Using Pan Pastels - No Cleaning Required!
By: Emma Ralph
Pan Pastel are a relatively new product for the pastel artist. Have you heard of them? If not, you might be surprised to learn that using pan pastels is unlike using soft pastels or oil pastels, as pan pastels aren't shaped into sticks. Instead, each pan pastel color comes in a little tablet, contained in a clear flat plastic dish with a screw-on lid. They're not applied to the paper directly like with sticks, but via applicators called 'Sofft Knives.'
Traditional pastels, the kind that come in sticks, have a lot of strengths. Anyone who has used them will tell you that. They bring together the best features of both painting and drawing mediums, allowing the artist to get vibrant colors while still being able to work quickly and not have to wait for anything to dry.
Soft pastels aren't perfect though, and one of their big negatives is mess. Use soft pastels for any length of time and you'll realize that soft pastels and cleaning-up go hand in hand. One reason for this is that soft pastels (and oil pastels too) are gripped and used like fat pencils, meaning that your fingers and hands are constantly in direct contact with the pigment. No surprise then that the pigment rubs off onto your fingers and hands, and from your fingers and hands onto your clothes, face, chair and everything else around you.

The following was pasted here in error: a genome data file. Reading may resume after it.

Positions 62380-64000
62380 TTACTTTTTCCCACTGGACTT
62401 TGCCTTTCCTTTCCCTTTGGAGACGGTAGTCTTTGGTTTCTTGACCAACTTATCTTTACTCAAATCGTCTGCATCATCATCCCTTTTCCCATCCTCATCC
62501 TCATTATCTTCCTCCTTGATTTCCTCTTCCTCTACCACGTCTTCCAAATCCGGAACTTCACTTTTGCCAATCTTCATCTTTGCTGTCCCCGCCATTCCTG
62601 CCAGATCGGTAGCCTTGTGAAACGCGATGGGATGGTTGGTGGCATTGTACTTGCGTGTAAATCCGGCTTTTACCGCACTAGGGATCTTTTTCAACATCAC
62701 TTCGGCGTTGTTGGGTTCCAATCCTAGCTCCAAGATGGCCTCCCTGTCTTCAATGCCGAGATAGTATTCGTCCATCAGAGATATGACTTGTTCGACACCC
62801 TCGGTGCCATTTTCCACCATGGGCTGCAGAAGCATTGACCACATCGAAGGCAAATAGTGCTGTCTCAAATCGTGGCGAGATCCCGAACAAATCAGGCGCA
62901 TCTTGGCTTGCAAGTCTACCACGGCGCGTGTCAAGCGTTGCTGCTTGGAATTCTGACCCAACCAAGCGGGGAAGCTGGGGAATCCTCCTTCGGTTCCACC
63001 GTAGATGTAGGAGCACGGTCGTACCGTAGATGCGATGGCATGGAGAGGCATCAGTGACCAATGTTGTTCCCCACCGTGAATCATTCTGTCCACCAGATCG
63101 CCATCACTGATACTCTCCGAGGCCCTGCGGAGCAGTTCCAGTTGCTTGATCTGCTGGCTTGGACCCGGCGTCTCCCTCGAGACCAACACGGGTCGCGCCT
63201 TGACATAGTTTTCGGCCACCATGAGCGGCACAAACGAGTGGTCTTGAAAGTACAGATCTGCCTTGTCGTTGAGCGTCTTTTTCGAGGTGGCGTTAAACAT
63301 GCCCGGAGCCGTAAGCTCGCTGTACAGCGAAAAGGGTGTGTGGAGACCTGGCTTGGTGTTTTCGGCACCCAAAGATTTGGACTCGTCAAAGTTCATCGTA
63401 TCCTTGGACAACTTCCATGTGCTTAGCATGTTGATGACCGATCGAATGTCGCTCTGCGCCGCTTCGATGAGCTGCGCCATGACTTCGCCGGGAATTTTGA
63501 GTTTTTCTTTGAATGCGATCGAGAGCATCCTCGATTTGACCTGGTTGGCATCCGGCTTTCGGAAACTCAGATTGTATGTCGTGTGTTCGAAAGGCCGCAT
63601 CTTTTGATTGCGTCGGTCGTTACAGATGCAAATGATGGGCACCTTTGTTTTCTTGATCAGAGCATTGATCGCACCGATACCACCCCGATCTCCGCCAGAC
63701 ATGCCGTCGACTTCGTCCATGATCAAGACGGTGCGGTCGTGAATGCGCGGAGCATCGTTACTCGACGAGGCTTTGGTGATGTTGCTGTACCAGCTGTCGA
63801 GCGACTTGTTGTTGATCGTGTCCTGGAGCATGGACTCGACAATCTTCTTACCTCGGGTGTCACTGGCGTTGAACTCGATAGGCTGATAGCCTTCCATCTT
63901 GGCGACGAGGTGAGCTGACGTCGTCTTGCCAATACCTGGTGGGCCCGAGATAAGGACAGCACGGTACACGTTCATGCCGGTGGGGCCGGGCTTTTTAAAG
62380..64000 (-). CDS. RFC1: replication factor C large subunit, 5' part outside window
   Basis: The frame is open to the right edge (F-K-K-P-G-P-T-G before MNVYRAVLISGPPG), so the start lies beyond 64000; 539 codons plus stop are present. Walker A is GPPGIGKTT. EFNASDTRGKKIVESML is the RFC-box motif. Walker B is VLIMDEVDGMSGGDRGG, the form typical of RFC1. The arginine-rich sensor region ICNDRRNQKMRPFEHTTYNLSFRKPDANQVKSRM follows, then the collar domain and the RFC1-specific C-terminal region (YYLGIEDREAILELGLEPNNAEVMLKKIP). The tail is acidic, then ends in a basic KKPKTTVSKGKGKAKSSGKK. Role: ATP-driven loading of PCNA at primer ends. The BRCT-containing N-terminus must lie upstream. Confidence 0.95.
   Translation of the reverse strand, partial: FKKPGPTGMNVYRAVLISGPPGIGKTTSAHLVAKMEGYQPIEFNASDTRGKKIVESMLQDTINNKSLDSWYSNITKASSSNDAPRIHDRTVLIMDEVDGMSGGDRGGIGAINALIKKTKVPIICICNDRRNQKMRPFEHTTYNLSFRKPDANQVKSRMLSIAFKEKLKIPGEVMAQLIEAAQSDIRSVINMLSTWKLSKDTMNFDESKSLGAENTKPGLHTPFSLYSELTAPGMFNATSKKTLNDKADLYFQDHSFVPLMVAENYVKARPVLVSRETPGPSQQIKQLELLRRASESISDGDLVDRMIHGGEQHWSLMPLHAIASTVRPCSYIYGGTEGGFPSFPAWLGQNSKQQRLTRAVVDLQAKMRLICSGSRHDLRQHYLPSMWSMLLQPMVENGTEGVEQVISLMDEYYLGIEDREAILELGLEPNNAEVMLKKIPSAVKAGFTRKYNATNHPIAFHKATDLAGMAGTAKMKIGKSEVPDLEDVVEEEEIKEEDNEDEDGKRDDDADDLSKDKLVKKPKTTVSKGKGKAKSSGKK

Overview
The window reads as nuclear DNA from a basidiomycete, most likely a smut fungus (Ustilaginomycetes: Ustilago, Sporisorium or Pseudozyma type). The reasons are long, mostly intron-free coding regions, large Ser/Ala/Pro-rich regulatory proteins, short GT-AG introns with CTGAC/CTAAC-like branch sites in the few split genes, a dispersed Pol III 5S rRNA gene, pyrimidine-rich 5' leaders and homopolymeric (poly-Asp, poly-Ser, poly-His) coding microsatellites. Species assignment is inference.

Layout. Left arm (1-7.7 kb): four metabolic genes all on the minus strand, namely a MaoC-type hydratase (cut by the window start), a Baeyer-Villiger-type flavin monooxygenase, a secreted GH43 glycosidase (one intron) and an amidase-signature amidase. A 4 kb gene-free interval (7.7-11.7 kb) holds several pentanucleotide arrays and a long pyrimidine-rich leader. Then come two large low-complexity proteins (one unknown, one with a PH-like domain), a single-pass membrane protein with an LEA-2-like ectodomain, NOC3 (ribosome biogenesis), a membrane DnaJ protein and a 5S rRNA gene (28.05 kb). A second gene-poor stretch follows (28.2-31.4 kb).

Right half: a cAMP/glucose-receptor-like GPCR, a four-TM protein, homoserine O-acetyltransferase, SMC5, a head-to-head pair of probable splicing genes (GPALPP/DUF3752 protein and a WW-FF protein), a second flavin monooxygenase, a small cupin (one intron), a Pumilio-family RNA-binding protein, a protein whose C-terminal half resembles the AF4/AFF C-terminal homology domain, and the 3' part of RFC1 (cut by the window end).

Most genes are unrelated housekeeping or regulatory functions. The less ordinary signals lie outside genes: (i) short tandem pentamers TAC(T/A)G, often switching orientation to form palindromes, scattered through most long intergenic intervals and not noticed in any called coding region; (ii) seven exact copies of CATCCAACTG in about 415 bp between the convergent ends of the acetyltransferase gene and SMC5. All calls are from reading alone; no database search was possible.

Pan pastels, however, aren't handled directly, so a big cause of mess is eliminated immediately. They're instead applied to the page with Sofft Knives, which are little plastic spatulas that take tiny foam 'socks' over their tips. This foam is a very dense 'micropore' foam which picks up the pigment without becoming saturated in it.
Using a Sofft knife to apply the pigment has a lot else going for it too. For example, you can clean Sofft knives just by wiping the tips on a piece of paper towel. Do this and you won't cross-contaminate the colors, as is (unfortunately) so easy to do with soft pastels.
Also, at the end of a session you can just wash the Sofft tool and any and all of the foam heads you've used with warm water and soap. After washing you squeeze them, and then just leave them to air dry.
And there's more: very little dust comes off the surface of pan pastel paintings. With pan pastels what goes on the page, stays on the page - very different to soft pastels, where a lot of pigment dust always ends up collecting at the bottom of your easel or drawing board and on the floor below.
Finally, pan pastels are easy to store. Soft pastels stored together will touch, knock together, and cross-contaminate each other. Pan pastels on the other hand come in individual dishes that stack and screw together, which automatically keeps them separate and clean. You don't even need a box to keep them in like you do with soft pastels.
About the Author:
Emma Ralph is an experienced pastel artist and author of the book "Pastel Painting Secrets". To learn more about using pan pastels visit http://paintingwithpastels.com/
Trying PanPastels, mixed media time-lapse drawing
For other articles and videos on this topic, please follow the links below:
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